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Fuel price cut set to reduce inflation

inflation
In the inflation basket, petroleum prices have a direct effect on the transport and utility baskets. FILE PHOTO | NMG 

Analysts have tipped inflation to fall below the preferred central bank range following the significant fall in fuel prices this month.

The Energy Regulatory Commission (ERC) cut the Nairobi price of a litre of petrol by Sh9.33 to Sh104.21 in the mid-January review Monday, while a litre of diesel is now retailing Sh10.04 lower at Sh102.24.

The price of kerosene, which is mainly used as a household energy fuel, was cut by Sh3.52 a litre to Sh101.70.

In the inflation basket, petroleum prices have a direct effect on the transport and utility baskets, which together with housing have a combined weight of 26.96 on the basket of goods and services used to track the cost of living.

The cost of transport also has a significant effect on the movement of food price, which has the largest weight on the inflation basket at 36.04.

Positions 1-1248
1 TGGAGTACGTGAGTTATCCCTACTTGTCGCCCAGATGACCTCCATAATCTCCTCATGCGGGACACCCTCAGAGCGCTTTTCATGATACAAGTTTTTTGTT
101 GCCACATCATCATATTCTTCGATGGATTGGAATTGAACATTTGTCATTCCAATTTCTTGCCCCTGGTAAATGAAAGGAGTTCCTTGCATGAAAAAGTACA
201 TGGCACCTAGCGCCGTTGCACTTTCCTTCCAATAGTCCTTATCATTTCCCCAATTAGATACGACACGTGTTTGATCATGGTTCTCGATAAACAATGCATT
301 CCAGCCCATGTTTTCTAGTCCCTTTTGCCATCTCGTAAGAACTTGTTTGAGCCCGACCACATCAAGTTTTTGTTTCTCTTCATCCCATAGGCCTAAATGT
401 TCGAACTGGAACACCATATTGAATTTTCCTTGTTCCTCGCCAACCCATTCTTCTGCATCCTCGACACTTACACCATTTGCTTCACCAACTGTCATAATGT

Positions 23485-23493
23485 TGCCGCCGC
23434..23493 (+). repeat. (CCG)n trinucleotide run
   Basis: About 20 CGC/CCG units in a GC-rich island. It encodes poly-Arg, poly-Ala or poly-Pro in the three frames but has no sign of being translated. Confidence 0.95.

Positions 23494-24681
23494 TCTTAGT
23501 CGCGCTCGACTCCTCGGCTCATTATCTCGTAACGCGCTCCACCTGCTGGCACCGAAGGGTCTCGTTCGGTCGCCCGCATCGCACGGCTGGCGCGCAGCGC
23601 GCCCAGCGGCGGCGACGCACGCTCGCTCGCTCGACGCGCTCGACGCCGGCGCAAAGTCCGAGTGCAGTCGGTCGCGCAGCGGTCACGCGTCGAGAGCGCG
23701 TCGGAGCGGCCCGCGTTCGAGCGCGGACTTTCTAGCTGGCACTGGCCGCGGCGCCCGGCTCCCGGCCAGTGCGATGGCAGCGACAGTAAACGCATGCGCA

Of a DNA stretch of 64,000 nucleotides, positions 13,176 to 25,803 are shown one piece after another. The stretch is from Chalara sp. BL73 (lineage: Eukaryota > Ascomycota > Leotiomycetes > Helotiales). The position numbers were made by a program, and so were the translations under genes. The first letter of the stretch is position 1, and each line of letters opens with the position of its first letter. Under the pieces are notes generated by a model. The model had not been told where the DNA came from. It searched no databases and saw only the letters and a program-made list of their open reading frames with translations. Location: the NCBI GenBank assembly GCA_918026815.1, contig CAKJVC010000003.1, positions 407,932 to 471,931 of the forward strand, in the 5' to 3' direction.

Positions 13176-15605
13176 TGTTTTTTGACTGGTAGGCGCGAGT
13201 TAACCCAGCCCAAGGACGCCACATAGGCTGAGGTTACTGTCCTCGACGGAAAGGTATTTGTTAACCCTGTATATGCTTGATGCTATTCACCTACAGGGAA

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“The immediate effect on transport and subsequently on general commodity prices should see inflation drop below five percent in the first quarter of 2019,” said Commercial Bank of Africa in a fixed income note.

In December, inflation stood at 5.71 per cent—a 14-month high – attributed to price and fare increases during the festive season.

For CBK, the preferred range for rise in cost of living is between 2.5 and 7.5 per cent.

Analysts at Genghis Capital said fuel inflation, which had gone up significantly partly due to the introduction of eight percent VAT last September, should track back towards single digits as a result of the price cut.

“We estimate the net effect will be a reduction in fuel inflation from 13.8 percent year-on-year in December to about 10 percent this month,” said Genghis in a market note.

A stable shilling is also likely to help keep price increases in check, especially for imported goods.

Following a wobble in the first week of the year, the shilling has settled back in the 101.50-102.00 range against the dollar, even as the market remains liquid.

Analysts have pointed to support from dollar inflows from diaspora remittances, agriculture exports and portfolio investors, while the regulator has also stepped in to mop up liquidity through the repo market.

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